By March, Covid-19 was in full swing… and the only thing keeping us from full economic despair was [the FCA] fellowship. We began converting and constructing spaces that would serve as incubators for our art-making. This would enable our #SatelliteResidency…
While we were building our studios, screening a film, and incubating Prophet, we realized that we were among a bounty of artists, who were also figuring out ways to work (#artistsarealchemists). Our satellite residency was a nomenclature, for a new alternative way of working, for our forever-changed climate. So our #SatelliteResidency emerged as a pilot program for our platform ART & POWER, our means of not only growing our work, but of growing and illuminating our global community of artists. The platform Art & Power is envisioned as a multi-tiered dedication to Black purpose & Innovation, engaging artists as innovative critical thinkers.
- Marjani Forté-Saunders, January 30, 2021
Marjani Forté-Saunders is a choreographer, performer, educator, community organizer, and mother. She refers to dance and embodiment as her sorcery—revolutionary, transformative, wild, ancient, and fresh. Her practice is informed by years in anti-racist organizer training and as a lead facilitator with Urban Bush Women’s (UBW) Builders, Organizers and Leaders through Dance.
She is anchored in a steady collaboration with partner and composer Everett Asis Saunders. Working together as 7NMS, their project A Prophet’s Tale has been awarded residencies at Bard College (2019), Baryshnikov Arts Center (2019), Petronio Residency Center (2019), and The Yard (2020). The two are founding directors of ART & POWER, established in 2018, an emerging platform for artists, writers, scientists, spiritualists, and scholars mobilizing regional and international communities through the transformative power of art, philosophy, spirituality, and practice.
Spurring from stories of her father’s life, Forté-Saunders’s Memoirs of a…Unicorn wove performance, sound, visual art, and media to embody tales of spiritual exploration, love, and metaphysical warriorship. The work relished in the celestial and infinite journeys of those building legacies within the spectrums of blackness, maleness, and womb-hood. The work was supported by a Foundation for Contemporary Arts Emergency Grant and received two New York Dance and Performance “Bessie” Awards, one for Outstanding Production, and the other for Outstanding Visual Design (2018). In 2012, she debuted the FCA supported work Here… at Danspace Project.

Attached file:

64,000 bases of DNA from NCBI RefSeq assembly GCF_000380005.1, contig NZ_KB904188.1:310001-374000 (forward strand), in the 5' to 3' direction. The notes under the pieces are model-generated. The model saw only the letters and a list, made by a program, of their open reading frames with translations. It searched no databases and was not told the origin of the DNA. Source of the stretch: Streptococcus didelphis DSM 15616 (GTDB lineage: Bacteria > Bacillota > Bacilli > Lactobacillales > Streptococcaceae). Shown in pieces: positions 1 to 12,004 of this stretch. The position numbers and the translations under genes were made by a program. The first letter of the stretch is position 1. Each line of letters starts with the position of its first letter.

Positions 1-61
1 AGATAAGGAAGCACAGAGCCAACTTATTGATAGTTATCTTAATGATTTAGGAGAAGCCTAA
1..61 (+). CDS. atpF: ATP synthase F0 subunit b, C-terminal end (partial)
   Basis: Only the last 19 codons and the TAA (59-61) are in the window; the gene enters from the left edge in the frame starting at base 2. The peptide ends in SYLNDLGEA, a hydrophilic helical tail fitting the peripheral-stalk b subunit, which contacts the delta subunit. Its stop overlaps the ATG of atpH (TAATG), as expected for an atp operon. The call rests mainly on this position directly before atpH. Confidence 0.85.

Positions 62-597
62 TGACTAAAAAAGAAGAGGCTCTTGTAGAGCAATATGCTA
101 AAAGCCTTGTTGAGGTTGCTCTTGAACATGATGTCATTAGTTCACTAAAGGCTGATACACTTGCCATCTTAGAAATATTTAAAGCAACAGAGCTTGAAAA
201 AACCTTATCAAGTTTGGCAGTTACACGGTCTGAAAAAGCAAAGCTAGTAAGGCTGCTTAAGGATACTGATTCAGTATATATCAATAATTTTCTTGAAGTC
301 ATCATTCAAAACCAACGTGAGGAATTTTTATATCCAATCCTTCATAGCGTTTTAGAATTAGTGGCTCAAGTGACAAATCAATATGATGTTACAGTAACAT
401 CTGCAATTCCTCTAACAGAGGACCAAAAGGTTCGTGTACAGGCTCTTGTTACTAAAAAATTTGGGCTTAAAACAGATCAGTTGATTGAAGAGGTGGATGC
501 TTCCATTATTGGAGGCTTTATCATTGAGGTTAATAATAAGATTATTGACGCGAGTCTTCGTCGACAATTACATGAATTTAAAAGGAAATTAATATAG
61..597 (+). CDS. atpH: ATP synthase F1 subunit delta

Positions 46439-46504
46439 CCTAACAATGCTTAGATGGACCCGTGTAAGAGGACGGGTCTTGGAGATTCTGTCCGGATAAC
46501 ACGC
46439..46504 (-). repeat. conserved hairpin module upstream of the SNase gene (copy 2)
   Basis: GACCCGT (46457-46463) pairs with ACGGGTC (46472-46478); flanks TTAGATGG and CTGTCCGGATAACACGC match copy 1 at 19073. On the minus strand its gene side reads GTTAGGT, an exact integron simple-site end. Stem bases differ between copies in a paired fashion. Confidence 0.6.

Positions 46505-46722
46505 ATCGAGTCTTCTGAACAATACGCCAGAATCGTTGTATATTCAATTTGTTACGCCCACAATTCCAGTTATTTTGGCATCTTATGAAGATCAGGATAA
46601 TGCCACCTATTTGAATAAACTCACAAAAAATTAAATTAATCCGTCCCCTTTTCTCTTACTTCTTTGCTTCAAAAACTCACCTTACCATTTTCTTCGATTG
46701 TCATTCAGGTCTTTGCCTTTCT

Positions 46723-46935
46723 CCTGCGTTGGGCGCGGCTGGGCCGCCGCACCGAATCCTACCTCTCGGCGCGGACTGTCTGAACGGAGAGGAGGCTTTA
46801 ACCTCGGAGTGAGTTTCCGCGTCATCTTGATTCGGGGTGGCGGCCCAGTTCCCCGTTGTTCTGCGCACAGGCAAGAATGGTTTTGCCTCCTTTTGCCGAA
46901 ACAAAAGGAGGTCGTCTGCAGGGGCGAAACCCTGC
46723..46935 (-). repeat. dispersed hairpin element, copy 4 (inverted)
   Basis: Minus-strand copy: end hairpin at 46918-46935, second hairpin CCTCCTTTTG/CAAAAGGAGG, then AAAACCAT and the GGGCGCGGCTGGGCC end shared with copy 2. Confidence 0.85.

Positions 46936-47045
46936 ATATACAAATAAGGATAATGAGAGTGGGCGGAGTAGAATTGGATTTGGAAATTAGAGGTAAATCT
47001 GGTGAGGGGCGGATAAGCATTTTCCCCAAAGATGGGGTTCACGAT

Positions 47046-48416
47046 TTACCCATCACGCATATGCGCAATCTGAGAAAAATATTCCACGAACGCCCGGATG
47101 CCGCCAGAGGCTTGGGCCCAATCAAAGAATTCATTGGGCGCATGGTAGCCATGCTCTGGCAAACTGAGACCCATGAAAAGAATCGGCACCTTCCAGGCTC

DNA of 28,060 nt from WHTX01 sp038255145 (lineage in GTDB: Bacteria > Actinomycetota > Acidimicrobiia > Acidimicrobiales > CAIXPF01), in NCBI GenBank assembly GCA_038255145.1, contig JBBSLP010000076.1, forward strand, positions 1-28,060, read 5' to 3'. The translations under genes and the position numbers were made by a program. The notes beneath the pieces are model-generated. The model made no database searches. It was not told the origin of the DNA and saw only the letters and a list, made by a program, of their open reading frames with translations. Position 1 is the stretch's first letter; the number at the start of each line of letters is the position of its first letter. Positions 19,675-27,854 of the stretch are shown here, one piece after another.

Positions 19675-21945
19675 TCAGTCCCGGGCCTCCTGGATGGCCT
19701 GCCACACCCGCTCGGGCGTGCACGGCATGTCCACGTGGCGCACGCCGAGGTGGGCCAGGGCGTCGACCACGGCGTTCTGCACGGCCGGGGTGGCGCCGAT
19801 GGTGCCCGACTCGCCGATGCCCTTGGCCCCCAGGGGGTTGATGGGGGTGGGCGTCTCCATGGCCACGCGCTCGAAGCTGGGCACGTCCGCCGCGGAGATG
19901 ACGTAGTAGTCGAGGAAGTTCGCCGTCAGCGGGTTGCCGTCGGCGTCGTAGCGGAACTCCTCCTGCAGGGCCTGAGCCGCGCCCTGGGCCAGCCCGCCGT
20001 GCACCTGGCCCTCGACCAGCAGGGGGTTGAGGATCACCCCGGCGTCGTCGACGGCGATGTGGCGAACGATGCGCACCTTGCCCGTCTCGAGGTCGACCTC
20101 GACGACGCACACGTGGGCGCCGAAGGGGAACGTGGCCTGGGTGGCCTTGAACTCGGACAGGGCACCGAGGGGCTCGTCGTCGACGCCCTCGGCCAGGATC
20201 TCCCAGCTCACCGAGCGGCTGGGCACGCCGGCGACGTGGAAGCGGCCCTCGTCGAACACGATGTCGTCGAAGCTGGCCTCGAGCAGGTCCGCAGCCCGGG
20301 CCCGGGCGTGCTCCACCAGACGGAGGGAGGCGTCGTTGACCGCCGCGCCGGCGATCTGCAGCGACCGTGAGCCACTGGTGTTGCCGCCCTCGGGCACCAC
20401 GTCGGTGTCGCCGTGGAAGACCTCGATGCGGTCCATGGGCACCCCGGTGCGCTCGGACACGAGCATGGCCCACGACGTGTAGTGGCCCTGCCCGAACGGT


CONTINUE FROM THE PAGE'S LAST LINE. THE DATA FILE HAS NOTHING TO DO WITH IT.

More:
As part of the ensemble Skeleton Architecture, Forte-Saunders received a “Bessie” for Outstanding Performer (2017). She is the recipient of the UBW Choreographic Center Fellowship (2017), a Jerome Foundation, Jerome Hill Artist Fellowship (2018), a Dance/USA Artist Fellowship (2019), and is a two-time Princess Grace Award winner. In 2018, she was an Artist-in-Residence at the University of Southern California Glorya Kaufman School of Dance. Her work has been incubated in residencies at 651 ARTS, Brooklyn Arts Exchange, the Lower Manhattan Cultural Council, the Maggie Allesee National Center for Choreography, and Movement Research.
As a performer, Forté-Saunders was a touring artist for five years with UBW. She received her B.A. from Loyola Marymount University, and has served as a visiting Lecturer at Bard College, Princeton University, and Yale University.
I am a student. I study the occurrence of magic and the ineffable cycles and co-occurrence of past, present, and future in all things, beings, and ideas. I believe the infinite formulas for our elevation (of the human consciousness) are within our capacities to be both independent and deeply interconnected. My tools have been choreography, performance, teaching, and cultural creative community organizing. It wasn’t until I joined Urban Bush Women that I discovered how interwoven my roles/life would have to be. It would never suffice for me to be an artist only. Or perhaps being an artist had a much broader definition for someone like me, coming from a cultural and creative lineage of artists who drew no lines between their creativity and their calling in the movement for liberation and justice.
My work is also committed to shifting dehumanizing narratives and visioning liberation through art through the power of imagination. Posing questions like: What might freedom, a reality that elevates culture, life, wisdom, the intangible and the infinite, look like? Can we achieve it? The grit in my aesthetic is my agency—my child’s whisper and command for a more humane, liberated, and compassionate reality.
- December 2019